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When Coal Was King
Industry, People and Challenges
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Martini and Violini Families
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As with many Italian immigrants blood and marriage ties meant that families emigrated together. The Martini and Violini families are examples.

In 1907 Antonio Violini married Maria Livieri and shortly after left his home in Pesaro northern Italy. He was sponsored by a brother who worked in the Bankhead Mine. He returned to Italy shortly after and returned to Canada in 1912 with his wife and four-year-old daughter. They were in New York shortly after the sinking of the Titanic and saw first-hand relatives of the victims. Grandson Larry Martini, has obtained copies of the immigration records from Ellis Island and notes that, initially, his Grandfather declared that he had $20 in cash but this was crossed out and increased to $50.

The family settled in Drumheller around 1915 and experienced enormous hardship—in the 1920s, they lost three young children. They were so poor that one of the children, who died in 1922, was buried in a "Free Lot." Two other babies were born in 1927 and one of these was also buried in a "Free Lot." Mrs. Violini supplemented the family income by doing laundry for the local doctor and the funeral parlous in Drumheller.

Two surviving daughters were born in 1915 (Sister Violini, a Grey Nun) and 1918 (Olga) in Drumheller. The family was incredibly religious and the parents were very sensitive about not being able to speak English. They eventually were able to build a home on 4th Street West eventually moving to Calgary were steadier work could be found. They lived in Sunnyside and he worked in construction, helping to build the Centre Street Bridge.

Members of the Martini family came from Italy and worked in the coal mines of the Drumheller Valley. Giovanni (John) came around 1907 and he was joined by his brother Umberto in 1912. The brothers were born in Treviso in the Veneto region of northern Italy. Umberto was born in 1873 and died in 1938. He worked in the Bankhead Mine and then, from 1912 to 1929 in the winter he worked in the coal mines in the Drumheller Valley and in the summer in the cement plant at Eckshaw. and frequently returned to Italy and his four children (two daughters and two sons) were conceived during those visits. His wife died leaving the children to be raised by an Aunt. Eventually, in 1929, the younger Umberto Martini came with a brother and sister to Drumheller (the second sister had died of tuberculosis).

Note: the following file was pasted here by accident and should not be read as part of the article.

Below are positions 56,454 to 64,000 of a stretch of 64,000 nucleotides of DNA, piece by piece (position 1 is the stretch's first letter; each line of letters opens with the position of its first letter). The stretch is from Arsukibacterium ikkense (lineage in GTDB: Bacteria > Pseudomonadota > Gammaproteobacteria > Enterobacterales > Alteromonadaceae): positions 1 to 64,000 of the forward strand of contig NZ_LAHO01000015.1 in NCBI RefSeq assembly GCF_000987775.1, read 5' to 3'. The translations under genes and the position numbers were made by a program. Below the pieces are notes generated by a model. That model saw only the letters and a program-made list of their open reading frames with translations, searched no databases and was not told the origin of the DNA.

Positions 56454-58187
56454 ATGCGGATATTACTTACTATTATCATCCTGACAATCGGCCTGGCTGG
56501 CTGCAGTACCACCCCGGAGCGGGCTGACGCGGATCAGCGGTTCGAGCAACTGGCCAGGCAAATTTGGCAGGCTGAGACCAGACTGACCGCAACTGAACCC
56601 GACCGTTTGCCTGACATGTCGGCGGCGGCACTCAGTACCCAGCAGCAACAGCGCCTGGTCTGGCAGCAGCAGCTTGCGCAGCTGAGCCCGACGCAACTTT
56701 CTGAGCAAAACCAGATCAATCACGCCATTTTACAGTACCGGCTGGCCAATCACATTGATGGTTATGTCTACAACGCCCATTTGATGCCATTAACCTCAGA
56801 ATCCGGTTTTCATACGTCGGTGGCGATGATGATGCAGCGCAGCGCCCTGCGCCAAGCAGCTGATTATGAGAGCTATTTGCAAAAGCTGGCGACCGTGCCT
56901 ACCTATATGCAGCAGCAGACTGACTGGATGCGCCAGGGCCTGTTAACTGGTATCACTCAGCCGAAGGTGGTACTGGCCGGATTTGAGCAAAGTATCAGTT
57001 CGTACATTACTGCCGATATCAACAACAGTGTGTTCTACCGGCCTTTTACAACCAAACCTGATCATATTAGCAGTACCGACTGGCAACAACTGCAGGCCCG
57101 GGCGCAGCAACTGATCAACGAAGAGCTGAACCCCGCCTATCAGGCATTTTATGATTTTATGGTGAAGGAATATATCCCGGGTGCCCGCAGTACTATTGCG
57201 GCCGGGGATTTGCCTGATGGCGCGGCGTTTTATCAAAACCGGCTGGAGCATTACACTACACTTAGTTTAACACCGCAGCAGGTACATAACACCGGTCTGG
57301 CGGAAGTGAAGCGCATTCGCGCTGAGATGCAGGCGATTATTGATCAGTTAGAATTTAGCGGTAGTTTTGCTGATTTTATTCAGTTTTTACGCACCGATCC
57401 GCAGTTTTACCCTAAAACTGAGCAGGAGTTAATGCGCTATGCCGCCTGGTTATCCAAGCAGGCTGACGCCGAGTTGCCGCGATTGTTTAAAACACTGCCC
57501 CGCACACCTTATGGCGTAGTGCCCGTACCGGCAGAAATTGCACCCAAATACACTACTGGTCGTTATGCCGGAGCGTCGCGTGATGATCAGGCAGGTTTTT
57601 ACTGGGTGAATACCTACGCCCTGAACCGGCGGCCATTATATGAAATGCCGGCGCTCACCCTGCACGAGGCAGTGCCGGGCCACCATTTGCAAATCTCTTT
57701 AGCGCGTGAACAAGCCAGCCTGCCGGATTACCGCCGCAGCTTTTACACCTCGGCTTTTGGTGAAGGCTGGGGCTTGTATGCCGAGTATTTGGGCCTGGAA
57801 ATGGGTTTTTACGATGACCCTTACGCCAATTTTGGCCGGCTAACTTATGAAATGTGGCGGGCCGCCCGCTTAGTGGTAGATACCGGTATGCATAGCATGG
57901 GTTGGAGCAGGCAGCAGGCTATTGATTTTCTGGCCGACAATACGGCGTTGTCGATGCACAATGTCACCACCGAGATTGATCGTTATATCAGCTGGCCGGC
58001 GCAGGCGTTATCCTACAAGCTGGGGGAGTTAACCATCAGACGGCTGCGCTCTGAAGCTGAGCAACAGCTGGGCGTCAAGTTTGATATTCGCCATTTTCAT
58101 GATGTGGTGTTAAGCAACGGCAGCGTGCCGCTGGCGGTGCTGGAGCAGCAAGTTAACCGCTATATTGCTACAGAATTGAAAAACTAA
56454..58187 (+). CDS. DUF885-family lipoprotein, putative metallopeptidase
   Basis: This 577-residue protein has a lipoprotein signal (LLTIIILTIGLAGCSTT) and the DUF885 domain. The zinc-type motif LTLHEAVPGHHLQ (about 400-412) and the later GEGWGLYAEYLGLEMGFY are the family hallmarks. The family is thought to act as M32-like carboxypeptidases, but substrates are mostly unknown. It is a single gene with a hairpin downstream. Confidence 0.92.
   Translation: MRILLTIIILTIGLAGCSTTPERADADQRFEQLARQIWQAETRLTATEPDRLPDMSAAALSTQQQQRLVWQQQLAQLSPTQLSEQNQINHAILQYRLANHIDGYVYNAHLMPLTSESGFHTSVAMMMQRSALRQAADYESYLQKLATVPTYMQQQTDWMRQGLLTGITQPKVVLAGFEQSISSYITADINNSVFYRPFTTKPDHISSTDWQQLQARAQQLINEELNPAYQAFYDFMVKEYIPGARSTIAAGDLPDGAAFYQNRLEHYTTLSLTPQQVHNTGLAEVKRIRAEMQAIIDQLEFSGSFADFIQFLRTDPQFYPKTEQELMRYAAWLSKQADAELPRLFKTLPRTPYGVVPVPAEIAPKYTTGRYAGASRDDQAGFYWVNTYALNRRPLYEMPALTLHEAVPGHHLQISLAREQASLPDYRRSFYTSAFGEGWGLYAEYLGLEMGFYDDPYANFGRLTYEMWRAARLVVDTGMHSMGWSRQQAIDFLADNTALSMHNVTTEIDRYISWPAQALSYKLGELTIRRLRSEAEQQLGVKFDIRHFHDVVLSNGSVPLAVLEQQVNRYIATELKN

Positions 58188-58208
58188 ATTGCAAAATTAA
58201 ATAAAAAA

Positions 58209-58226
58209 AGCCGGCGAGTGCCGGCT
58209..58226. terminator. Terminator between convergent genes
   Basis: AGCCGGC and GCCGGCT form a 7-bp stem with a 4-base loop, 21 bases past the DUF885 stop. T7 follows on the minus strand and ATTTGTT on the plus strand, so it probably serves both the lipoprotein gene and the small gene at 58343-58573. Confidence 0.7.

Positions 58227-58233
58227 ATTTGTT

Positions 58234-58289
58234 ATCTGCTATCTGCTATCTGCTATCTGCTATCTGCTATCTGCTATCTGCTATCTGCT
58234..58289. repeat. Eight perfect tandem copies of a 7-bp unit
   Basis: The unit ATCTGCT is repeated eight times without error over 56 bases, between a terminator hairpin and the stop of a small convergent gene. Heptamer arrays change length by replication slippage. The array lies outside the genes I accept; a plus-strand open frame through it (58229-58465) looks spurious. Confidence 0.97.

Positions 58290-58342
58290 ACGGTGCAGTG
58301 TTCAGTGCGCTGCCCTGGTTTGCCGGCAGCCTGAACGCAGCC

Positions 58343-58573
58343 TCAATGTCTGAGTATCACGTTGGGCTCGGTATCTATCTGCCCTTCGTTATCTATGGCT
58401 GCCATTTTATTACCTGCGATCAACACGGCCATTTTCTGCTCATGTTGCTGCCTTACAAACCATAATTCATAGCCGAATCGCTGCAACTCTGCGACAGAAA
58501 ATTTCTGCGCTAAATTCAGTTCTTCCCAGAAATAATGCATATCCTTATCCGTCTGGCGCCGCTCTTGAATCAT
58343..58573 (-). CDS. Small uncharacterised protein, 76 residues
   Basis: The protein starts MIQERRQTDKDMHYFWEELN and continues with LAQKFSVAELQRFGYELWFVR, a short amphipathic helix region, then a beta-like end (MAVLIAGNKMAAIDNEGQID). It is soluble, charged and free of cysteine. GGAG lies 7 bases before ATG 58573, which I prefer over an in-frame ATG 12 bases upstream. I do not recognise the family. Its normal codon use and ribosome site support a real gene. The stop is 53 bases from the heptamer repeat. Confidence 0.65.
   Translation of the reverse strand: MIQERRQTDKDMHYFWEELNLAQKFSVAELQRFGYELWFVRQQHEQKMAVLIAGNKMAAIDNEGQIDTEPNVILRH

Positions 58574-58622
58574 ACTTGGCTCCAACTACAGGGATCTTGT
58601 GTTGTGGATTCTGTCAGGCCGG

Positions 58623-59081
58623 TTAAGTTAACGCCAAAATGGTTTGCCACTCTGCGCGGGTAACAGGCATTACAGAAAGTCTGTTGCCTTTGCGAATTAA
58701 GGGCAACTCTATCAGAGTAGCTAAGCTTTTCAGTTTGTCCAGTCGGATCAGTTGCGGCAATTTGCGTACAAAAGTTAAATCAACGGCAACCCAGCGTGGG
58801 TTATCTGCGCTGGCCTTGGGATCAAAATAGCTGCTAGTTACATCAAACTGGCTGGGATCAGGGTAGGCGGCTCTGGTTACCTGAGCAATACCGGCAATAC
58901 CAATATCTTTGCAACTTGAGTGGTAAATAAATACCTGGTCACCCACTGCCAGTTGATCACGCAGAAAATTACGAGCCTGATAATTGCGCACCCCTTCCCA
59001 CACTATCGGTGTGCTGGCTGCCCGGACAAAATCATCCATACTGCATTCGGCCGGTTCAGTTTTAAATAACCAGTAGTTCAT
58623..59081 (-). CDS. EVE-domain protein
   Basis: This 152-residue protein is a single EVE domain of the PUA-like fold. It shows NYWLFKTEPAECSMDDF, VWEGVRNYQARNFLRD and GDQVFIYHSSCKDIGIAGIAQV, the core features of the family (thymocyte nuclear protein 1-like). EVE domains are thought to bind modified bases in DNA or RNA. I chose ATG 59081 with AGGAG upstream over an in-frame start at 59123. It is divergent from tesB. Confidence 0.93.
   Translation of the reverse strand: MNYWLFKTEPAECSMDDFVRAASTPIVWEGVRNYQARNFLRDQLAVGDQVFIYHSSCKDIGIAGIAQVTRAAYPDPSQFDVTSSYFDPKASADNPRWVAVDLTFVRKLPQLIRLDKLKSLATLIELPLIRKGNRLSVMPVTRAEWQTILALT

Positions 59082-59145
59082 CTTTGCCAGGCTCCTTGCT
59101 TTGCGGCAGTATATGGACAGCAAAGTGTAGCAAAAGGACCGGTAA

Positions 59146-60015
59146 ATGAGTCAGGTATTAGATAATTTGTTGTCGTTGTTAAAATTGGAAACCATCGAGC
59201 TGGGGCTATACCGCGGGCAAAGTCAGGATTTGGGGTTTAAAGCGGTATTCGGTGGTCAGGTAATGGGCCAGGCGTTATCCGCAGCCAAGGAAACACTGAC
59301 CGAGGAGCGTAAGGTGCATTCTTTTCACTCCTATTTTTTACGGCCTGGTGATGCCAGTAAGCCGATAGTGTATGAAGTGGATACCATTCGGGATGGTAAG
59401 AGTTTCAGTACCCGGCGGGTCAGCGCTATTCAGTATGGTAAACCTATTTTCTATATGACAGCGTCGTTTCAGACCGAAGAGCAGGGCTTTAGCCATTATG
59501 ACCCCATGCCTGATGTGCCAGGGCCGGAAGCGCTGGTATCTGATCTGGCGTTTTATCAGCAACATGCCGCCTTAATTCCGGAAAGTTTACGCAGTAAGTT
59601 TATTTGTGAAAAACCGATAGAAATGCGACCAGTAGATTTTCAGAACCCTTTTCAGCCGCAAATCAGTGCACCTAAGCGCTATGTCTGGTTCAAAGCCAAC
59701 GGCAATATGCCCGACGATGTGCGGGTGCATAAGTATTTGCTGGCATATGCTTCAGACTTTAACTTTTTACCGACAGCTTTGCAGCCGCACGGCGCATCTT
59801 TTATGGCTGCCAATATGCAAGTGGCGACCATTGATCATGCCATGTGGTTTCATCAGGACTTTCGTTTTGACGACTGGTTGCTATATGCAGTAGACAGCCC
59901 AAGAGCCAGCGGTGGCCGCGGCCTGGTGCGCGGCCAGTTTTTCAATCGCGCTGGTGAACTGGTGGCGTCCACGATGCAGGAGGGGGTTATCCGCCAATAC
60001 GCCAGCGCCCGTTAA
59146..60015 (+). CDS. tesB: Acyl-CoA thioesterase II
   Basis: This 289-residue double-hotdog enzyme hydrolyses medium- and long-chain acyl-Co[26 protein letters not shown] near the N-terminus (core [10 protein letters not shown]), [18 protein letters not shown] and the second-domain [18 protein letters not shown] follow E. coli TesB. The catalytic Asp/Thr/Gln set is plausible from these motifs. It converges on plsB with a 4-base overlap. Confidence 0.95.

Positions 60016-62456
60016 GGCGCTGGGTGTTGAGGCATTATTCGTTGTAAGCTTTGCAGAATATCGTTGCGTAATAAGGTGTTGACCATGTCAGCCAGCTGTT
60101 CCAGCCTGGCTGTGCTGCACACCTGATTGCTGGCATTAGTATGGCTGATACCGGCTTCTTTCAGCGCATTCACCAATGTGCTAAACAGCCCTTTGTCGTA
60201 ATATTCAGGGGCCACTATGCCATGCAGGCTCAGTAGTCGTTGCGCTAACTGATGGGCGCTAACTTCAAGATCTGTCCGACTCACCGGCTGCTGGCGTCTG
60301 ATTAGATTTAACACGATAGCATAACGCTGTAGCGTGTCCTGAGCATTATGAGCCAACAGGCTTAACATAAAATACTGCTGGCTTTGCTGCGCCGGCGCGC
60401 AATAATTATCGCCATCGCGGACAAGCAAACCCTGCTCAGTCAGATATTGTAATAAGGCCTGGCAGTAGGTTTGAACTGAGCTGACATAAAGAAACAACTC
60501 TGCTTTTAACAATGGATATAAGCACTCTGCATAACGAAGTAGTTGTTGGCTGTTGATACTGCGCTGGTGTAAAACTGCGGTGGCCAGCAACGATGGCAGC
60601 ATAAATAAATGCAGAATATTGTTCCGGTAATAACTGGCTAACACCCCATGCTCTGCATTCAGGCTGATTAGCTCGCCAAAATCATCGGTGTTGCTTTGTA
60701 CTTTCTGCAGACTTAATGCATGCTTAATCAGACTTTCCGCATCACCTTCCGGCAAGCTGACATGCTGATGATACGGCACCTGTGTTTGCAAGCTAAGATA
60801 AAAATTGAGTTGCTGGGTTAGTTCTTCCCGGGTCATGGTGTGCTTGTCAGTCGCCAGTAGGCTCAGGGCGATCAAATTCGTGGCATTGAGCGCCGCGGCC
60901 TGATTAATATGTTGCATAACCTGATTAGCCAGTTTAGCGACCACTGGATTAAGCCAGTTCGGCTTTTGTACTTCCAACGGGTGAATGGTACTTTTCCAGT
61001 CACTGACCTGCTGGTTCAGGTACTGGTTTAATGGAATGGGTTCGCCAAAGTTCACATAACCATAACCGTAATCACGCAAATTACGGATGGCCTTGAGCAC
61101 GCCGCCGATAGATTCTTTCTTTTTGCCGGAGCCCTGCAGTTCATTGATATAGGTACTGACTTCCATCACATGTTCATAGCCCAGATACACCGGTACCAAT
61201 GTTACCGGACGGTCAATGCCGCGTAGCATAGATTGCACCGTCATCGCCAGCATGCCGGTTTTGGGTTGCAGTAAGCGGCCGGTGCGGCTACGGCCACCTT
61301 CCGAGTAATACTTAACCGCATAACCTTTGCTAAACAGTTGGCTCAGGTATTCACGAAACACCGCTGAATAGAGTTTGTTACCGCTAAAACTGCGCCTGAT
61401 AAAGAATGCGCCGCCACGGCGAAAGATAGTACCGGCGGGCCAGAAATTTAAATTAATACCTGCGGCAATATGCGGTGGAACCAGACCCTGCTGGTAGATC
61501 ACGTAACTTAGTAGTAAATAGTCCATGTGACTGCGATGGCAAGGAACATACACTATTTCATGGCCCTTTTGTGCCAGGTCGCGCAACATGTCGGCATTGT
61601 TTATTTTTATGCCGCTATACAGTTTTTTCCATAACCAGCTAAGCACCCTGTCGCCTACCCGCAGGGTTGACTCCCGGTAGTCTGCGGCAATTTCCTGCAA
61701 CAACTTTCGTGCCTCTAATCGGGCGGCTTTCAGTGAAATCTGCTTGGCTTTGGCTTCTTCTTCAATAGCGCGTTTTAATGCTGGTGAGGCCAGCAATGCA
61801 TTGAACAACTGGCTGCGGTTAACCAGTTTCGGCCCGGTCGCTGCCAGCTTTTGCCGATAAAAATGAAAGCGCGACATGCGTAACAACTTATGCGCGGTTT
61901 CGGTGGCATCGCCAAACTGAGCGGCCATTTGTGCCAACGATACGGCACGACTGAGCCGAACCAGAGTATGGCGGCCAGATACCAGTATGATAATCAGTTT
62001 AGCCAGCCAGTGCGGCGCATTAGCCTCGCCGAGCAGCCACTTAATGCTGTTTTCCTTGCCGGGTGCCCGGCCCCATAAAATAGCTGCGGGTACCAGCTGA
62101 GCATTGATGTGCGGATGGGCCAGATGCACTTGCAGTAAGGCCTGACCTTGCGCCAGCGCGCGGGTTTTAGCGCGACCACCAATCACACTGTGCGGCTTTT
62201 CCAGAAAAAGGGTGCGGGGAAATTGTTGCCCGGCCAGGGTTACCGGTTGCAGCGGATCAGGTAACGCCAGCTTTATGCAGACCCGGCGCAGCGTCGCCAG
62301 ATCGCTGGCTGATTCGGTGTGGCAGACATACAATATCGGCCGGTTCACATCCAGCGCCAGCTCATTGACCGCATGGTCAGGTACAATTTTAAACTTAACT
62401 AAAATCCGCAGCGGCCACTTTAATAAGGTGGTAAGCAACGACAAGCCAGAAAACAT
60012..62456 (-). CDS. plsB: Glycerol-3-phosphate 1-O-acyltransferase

The children traveled alone to France to board an ocean liner bound for Halifax but got off the train in Paris (a homesick Umberto wasn't sure he wanted to go to Canada) and missed their boat. After a week, they got another boat. When their Father, John, went to meet the train they were not on it. Additional delays to their epic journey happened when Umberto leaned out of the window of the train and got a cinder in his eye that required them to leave the train in Winnipeg to get treatment. In Calgary they were helped by Italian Vice Consul Antonio Rebaudengo and his wife Angelina. The children eventually arrived in Drumheller in late October, 1929, to join their Father who was by this time frantic with worry.

In 1930, the young Umberto (now Bert) went to the Henke farm in Rockyford to learn to be a farm hand but he later worked in both the mines and the cement plant. In 1939, he married Olga Violini and the young couple went to live in Vegreville were their son Gerald was born in 1941 and their twin sons, Larry and Barry, in 1952. Umberto and Olga, because of the discrimination they experienced in Eckshaw during the war when members of the Canadian paraded in front of the houses of Italian workers intimidating them, decided not to teach Italian to their sons. Umberto is quoted as saying, "These kids will never get a good education or job if they are Italian" (thus their "English" names).

John and his son Bert were great fans of hockey and supported the Drumheller team. They would be pleased to know that their great-grandson and grandson was today playing for the Drumheller Dragon hockey team.

There is another skating connection in the family. Irma Martini, Bert's sister, married Pete Martini (unrelated), one of the owners of the Brilliant Mine, a mine set up when the Sunshine Mine was shut down. Their grandson is the figure skater Paul Martini.

This article is based on an interview conducted by Adriana A. Davies, Ph.D., with Larry Martini and on an article titled "Dragon finds family roots in Drumheller," by Patrick Kolata, which appeared in the Drumheller Mail, February 25th, 2004.
 

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